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DVDs I think you should own #4 – Leon

25/01/2011

Staying on a vengeance tip is this punchy action thriller from French writer/director Luc Besson. It’s a film that entranced me and my friends when it came out on video (many a “study period” was spent studying Leon instead of schoolwork) and felt so important at the time that I am always shocked when I meet someone who hasn’t seen it. It’s easy to forget that the generations before and since probably didn’t feel the same way we did and I think it’s a film that somewhat shockingly passed a lot of people by. I’ll do my best not to spoil it here.

Leon (an astonishing Jean Reno) is a hitman. The best is the business actually, a fact that gets established immediately with one of the finest action sequences ever committed to film. When his next door neighbour crosses Gary Oldman’s deranged DEA Officer Stansfield the whole family is slaughtered, save their twelve year old daughter Mathilda (Natalie Portman). She knocks on Leon’s door (which saves her life) and asks for his help in avenging the death of her family. Oldman’s performance in particular is a lesson in elemental insanity that has stayed with me ever since and worth the price of the DVD alone.

It’s as near to perfect as any film has the right to be. The script is drum tight and the development of Leon and Mathilda as characters is convincing and touching. Leon’s lonely existence suits his profession but the sudden arrival of another human being in his life makes him question his way of life and transforms it, both personally and professionally. The presence of the little girl reignites something in Leon, a lost innocence and a reminder of the life he has given up to be a killer for hir. Although it is essentially an action film (and what action!) this brings a humanity to it that is touching without being overly sentimental. As for the action scenes, they are executed with a precision and beauty that is difficult to match. Wonderfully choreographed and beautifully photographed the set pieces are thrilling in the truest sense, especially the climactic battle as Leon’s enemies start to close in on him and his new found friend. A worthy peer of any bload soaked gun ballet the likes of John Woo has to offer, Besson has an eye for the dark beauty inherent in violence and an instinct for the dramatic timing required to construct a truly exciting action sequence.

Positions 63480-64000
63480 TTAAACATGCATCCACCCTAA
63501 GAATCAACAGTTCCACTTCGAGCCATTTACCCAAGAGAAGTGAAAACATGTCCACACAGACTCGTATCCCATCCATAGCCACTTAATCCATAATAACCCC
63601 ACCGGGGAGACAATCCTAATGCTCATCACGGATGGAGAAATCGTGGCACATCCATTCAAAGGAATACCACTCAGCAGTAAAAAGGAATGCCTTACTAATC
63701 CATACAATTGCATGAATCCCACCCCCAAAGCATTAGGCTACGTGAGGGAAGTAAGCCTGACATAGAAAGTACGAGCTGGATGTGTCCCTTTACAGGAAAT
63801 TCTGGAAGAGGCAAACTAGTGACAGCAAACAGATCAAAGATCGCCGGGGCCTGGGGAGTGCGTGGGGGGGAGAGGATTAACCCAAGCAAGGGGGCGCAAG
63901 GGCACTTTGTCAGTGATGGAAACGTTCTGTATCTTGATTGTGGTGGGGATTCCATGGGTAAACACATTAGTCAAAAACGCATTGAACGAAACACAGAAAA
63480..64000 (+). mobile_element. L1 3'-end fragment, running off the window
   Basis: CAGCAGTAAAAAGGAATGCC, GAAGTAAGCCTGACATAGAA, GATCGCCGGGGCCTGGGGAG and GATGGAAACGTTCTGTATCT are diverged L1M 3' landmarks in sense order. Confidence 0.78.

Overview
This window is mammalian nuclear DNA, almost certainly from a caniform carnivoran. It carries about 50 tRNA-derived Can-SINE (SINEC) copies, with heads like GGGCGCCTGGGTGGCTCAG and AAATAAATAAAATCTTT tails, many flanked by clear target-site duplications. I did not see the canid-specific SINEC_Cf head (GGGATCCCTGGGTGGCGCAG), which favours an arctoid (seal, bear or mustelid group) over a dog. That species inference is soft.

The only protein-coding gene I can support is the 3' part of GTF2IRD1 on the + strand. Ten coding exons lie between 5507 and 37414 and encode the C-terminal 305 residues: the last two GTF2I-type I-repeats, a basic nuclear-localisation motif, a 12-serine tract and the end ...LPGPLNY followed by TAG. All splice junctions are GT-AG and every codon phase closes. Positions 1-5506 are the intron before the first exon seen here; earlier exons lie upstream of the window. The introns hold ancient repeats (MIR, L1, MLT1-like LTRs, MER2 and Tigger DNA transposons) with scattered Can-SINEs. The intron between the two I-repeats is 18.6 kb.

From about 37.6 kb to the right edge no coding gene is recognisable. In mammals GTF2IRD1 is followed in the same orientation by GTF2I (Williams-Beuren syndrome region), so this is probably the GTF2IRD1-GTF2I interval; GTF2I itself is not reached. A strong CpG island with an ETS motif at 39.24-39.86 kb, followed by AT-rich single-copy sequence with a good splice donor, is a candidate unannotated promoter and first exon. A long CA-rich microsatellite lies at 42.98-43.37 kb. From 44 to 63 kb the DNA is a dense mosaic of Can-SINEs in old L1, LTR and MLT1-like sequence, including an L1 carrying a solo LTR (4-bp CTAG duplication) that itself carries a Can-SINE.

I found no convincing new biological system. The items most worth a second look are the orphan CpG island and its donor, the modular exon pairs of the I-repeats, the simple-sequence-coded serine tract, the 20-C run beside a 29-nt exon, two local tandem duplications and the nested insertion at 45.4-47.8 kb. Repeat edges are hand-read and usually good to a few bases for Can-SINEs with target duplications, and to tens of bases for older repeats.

Sadly it’s only available now as the Directors cut which includes some extra scenes that are good in their own right but are a bit surplus to requirements when it comes to the story. Maybe I’m just too used to the original UK cut but I feel it’s a much more streamlined film without the additional material and would urge you to seek out this version before you watch the director’s cut. I believe these extra scenes were never cut from the European release and I suppose it’s fair enough that the film should be available as originally intended, but it would be nice to be able to choose between the versions. Region 1 fans can probably still get the non-directors cut (it’s called The Professional in the States, as you can see from the below trailer), it’s probably worth the effort. Either way, it is essential viewing.

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